Foul Ball

Whitey Herzog takes a vicious swing at money-driven modern baseball, where only the wealthy win -- and the fans always lose

A lost tribe wandering in the baseball desert during the late 1970s -- a chronic noncontender suffering from 90-loss seasons, an eroding fan base and a fractious clubhouse -- the St. Louis Cardinals were led to the promised land of playoffs and 3 million attendance in the 1980s by Whitey Herzog.

Arriving midseason in 1980 as manager and adding the GM's job that September, the White Rat assessed his underachieving team and took decisive action, trading away half his roster at the December meetings and continuing to deal the next year while posting the division's best overall record in a strike-shortened split season. A world championship followed in 1982, with two more trips to the World Series in '85 and '87, before Herzog resigned in mid-1990.

Now retired after an early-'90s stint as the California Angels' director of baseball operations, Herzog fishes, golfs, skis and travels, leading a comfortable life in South County. But he still watches plenty of baseball with his satellite dish, and he increasingly dislikes what the television reveals. Kept from his leisure pursuits by an Achilles-tendon injury last year, Herzog decided to share his gloomily dark thoughts on the game -- and shed some light on some potential solutions to its ills -- with a book co-written by journalist Jonathan Pitts: You're Missin' a Great Game (Simon & Schuster, 314 pages, $25).

Returning to find baseball worshiping mammon and moon shots -- a sport corrupted by money and beset by problems both on and off the field -- Herzog fulminates on the page and in person with an anger worthy of an Old Testament patriarch, and he wants to help set the game back on the path of righteousness. You're Missin' a Great Game serves as his commandments.

Herzog, during his abbreviated stint with the Texas Rangers, his three division championships with the Kansas City Royals and his decade-long tenure with the Cardinals, earned a deserved reputation as a no-bullshit, blunt-spoken hard charger, a man willing to tell the truth and take action, whatever the consequences. Bill James, perhaps the most cogent and influential baseball analyst in a game where every fan styles himself an expert, had this to say about Herzog in Bill James's Baseball Guide to Managers from 1870 to Today: "Whitey Herzog's career was a long series of controversies, battles. Poorly chosen words. He spoke frankly. People would often ask him what he thought, and he would tell them, and very often people hated him for that."

You're Missin' a Great Game is unlikely to earn Herzog many new friends. In it, he excoriates players, agents, owners, executives, umpires and even milquetoast TV announcers who refuse to call 'em like they see 'em. He rails against wild cards, interleague play and balanced schedules; he laments the lack of fundamentals and the abundance of home runs; he talks openly about player arrogance, owner stupidity and universal greed. He names names, cites damning evidence and builds a devastating case against baseball as it's misplayed and mismanaged at the millennium's turn. "I'll be honest with you," he confesses in a sure-to-be-quoted summary statement in the book's introduction. "A lot of things about the big-league scene today make me want to throw up."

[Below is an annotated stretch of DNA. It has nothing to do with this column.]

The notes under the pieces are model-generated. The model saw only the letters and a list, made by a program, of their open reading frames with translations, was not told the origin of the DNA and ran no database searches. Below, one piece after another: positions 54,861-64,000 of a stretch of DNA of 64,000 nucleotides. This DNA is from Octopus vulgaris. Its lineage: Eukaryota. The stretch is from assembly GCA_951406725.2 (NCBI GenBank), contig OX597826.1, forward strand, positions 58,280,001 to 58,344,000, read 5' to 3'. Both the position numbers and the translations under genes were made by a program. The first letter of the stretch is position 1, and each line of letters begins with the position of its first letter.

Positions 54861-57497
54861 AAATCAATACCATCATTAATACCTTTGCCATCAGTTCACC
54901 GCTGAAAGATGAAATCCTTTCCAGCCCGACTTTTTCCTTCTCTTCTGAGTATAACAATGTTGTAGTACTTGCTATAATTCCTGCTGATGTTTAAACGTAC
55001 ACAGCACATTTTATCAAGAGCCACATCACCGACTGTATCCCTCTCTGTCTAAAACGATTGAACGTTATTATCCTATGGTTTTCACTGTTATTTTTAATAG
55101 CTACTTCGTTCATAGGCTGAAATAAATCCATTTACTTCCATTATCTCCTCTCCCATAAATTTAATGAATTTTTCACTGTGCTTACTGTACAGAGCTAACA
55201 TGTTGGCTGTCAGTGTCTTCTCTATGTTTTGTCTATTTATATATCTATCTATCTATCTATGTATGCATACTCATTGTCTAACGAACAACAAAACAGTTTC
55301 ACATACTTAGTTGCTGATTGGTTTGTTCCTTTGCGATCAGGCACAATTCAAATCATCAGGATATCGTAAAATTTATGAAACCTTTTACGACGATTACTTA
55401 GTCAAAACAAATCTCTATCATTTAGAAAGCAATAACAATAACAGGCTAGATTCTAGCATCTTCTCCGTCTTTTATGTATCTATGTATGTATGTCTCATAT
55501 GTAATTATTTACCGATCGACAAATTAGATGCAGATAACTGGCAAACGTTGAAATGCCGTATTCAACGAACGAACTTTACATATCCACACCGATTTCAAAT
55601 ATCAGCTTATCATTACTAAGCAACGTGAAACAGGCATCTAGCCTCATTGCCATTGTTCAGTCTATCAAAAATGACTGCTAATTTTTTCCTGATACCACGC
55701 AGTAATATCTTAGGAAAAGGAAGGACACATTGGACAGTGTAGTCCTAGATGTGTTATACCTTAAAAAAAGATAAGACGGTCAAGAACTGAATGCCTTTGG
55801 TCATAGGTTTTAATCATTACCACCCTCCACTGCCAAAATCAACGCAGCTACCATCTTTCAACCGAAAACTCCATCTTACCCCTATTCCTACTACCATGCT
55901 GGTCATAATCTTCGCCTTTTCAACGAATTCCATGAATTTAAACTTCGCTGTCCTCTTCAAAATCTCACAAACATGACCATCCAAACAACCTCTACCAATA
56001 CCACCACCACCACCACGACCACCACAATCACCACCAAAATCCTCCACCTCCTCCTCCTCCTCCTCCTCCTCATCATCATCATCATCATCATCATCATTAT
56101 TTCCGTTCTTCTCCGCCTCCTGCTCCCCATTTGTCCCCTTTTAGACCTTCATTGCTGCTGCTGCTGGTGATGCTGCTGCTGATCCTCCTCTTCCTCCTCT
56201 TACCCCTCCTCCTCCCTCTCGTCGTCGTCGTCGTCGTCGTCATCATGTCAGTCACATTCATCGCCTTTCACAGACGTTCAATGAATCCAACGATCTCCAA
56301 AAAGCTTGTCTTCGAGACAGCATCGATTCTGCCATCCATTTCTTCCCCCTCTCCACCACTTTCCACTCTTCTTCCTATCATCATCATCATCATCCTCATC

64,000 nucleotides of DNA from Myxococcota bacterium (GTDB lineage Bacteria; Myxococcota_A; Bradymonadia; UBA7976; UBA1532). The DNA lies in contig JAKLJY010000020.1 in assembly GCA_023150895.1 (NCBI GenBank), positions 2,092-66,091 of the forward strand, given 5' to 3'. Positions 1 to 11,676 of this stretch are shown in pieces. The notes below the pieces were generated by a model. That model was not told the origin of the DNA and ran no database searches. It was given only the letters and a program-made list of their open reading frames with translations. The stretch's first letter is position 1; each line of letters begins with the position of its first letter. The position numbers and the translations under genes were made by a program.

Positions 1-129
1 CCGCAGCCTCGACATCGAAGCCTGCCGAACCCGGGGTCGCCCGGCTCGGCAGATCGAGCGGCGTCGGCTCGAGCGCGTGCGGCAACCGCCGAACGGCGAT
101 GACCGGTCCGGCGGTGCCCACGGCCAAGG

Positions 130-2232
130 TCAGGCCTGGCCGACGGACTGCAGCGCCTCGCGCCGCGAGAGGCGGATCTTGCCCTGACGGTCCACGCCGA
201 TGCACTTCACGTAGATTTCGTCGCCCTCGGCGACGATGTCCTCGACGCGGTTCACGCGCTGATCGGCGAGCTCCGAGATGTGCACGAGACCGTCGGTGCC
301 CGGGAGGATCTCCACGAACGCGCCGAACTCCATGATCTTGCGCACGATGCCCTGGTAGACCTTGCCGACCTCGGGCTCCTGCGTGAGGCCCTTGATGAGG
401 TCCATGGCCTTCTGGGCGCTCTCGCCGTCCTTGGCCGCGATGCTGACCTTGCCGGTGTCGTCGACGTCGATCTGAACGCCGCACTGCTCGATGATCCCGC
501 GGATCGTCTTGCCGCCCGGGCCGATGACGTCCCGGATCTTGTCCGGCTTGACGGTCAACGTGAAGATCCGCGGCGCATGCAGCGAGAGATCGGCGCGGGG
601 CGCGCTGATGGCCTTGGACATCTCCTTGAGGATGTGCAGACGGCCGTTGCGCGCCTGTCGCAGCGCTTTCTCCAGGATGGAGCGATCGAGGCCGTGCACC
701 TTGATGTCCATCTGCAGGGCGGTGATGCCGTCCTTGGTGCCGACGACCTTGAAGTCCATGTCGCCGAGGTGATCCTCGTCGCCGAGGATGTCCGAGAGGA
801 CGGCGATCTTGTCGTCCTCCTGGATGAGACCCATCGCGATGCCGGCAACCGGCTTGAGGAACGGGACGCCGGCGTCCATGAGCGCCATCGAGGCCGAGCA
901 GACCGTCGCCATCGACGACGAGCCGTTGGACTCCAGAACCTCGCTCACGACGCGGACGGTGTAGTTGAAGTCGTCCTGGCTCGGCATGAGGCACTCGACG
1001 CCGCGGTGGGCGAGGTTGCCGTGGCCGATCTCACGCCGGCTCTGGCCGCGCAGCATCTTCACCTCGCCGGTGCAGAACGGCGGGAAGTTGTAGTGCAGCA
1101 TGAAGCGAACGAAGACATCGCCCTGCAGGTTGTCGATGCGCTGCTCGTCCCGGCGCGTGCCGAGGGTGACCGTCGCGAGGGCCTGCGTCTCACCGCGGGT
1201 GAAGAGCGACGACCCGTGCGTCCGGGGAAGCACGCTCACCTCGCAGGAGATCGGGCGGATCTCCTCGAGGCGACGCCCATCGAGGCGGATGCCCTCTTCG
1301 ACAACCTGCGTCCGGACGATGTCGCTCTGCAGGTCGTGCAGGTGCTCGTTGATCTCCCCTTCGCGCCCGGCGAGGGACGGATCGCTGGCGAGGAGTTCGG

The book, of course, isn't all bile: Herzog shares fond, illuminating stories of mentors, former team members, past employers and -- especially fascinating to St. Louis fans -- key Cardinal players of the '80s. Even better, Herzog and Pitts don't string these anecdotes together haphazardly but use them illustratively and metaphorically, to make and clarify points.

Less positively, You're Missin' a Great Game indulges in the expected self-glorification and selective memory of any autobiographical work: Herzog's view of the era in which he played is obscured by nostalgia, and his aggressive, speed-over-power style of managing with the Royals and Cards -- Whiteyball -- receives an overvaluation compared to the home-run offense that is today's currency. Nor are all of Herzog's proposals to redress baseball's problems well thought out, and a few -- for instance, a neutral-site World Series stadium that would be alternatively used as a mega-bingo hall -- are downright loopy.

But as an antidote to last year's baseball fever, in which the Mark McGwire-Sammy Sosa homer race induced a hallucinatory dream of game-wide prosperity and goodwill, You're Missin' a Great Game is strong and necessary, if at times unpleasant, medicine.

In an April interview at the restaurant at Our Lady of the Snows in Belleville, Ill. -- a surreal but appropriately evangelical setting, given his missionary zeal -- Herzog, looking fit and still sporting his familiar blond flattop, explains the motivation behind You're Missin' a Great Game: "I wrote the book because I'm concerned about baseball," he says simply. "The issues aren't being discussed. Baseball's in trouble as it now is if they don't change some rules.

"I think the home-run race last year was great for the game, but when you look at all the major-league clubs, per game the attendance was still down 2,000 people (from the high of 31,337 established before the strike that ended the 1994 season and erased the playoffs and World Series). What really should bring everybody to their feet is when you've got the winningest New York team in the history of baseball playing in the World Series, and your ratings are down.

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